Resolution seeks meeting with Lord Bach over restrictions on matter starts

Resolution has written to Lord Bach, the legal aid minister, for an urgent meeting to discuss LSC policy over granting new matter starts to firms who have fulfilled their contract quota.

Full story: Family Law Week

More Police Powers for Domestic Violence - The Crime and Security Bill Reviewed

Michael Horton of Coram Chambers examines the domestic violence provisions in the Crime and Security Bill and the powers it confers upon the police.

Article: Family Law Week

Stable relationships are key to tackling family breakdown, says Ed Balls

Minister to publish green paper examining children's welfare in the family as a potential electoral battleground

Full story: The Guardian

Nuclear family is broken warns parents' group

The traditional nuclear family has irretrievably broken down and it will soon become normal for children to be raised by relations other than their parents, the head of a Government-funded parenting group has predicted.

Full story: Telegraph

Cameron may water down plans for married couples' tax breaks over fears they are unaffordable

Soaring state deficits could force David Cameron to water down plans for tax breaks for married couples.

Full story: Daily Mail

Cuts warning over family courts

A senior judge warned yesterday that family courts are near "breaking point" and are being undermined by heavy budget cuts.

Full story: Independent on Sunday

Paedophiles continued as social workers because of watchdog failings

Social workers who abused children were left free to carry on working because of critical failings by the watchdog in charge of them, an inquiry has found.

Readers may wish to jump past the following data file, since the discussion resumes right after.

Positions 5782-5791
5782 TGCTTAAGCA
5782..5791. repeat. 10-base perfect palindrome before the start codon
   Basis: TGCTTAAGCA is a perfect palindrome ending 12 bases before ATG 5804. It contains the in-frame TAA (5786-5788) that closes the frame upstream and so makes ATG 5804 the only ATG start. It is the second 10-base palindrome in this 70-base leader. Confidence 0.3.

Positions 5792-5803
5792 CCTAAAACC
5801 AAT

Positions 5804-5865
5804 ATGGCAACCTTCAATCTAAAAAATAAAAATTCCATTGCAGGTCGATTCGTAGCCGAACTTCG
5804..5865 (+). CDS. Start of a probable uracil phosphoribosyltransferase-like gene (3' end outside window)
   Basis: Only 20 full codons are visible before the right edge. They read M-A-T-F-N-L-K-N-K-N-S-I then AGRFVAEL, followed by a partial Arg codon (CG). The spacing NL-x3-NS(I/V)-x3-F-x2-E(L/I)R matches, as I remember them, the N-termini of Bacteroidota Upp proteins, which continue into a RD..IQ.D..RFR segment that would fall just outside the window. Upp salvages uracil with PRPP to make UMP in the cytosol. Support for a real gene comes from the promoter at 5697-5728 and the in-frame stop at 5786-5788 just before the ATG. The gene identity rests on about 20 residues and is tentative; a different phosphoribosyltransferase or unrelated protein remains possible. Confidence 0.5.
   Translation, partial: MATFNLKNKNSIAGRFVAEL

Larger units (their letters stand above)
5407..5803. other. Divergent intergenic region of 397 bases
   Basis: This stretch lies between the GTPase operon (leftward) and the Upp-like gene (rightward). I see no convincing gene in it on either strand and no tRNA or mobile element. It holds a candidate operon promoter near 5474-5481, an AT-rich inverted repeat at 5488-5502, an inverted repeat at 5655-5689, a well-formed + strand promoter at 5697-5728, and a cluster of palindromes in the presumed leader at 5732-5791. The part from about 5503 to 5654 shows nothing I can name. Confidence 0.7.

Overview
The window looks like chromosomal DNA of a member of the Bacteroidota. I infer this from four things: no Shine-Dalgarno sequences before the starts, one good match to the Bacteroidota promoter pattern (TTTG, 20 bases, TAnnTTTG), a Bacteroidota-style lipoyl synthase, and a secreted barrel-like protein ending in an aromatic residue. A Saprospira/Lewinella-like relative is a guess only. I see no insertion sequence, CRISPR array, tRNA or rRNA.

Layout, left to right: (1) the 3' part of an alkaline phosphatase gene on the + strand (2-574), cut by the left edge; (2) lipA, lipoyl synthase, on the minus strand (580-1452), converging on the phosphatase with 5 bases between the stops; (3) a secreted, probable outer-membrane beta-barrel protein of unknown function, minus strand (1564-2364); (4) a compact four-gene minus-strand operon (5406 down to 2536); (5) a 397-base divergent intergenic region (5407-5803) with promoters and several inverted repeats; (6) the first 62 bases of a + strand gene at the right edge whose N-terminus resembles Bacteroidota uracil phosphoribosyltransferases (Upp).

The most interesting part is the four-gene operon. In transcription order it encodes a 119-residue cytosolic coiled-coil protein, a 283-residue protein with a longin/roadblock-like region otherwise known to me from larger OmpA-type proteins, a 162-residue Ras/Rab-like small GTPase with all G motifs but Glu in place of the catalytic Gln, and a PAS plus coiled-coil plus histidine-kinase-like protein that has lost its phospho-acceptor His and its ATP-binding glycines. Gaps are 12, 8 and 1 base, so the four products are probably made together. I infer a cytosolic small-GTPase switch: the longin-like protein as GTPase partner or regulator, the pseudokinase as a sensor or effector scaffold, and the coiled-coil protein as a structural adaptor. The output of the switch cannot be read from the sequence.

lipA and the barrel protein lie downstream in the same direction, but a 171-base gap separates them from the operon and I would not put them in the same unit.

Full story: Telegraph

Woman fights for son taken by sharia court

British mother Rebecca Jones is fighting to win back her son Adam, 10, after a Sharia court in Qatar awarded custody of the boy to her dead ex-husband's family.

Full story: Telegraph

Working fathers must learn to juggle time for their families

The next 10 years is going to be a period of radical change for Britain's fathers, according to a major report that predicts more and more men will be living apart from their children and struggling to spend time with them.

Full story: The Observer

Mother taken to court for refusing to allow daughter to have swine flu vaccination

A mother is being taken to court by her ex-partner for refusing to allow their daughter to have the swine flu vaccine.

Full story: Telegraph

Gay Argentine couple's wedding plans divide an entire continent

Two Argentinians will this week become the first gay couple in Latin America to get married, following a three-year campaign that pitted politician against politician, overturned laws and angered millions of Catholics

Full story: The Observer

College of social work 'could be profession's voice'

A royal college of social work could be set up in England and Wales to provide a voice for the profession, the children's secretary has said.

Full story: BBC News

Referees in Scotland red card domestic abuse

Officials at this weekend's league and cup football matches in Scotland are to wear white ribbon badges in support of a campaign against domestic violence.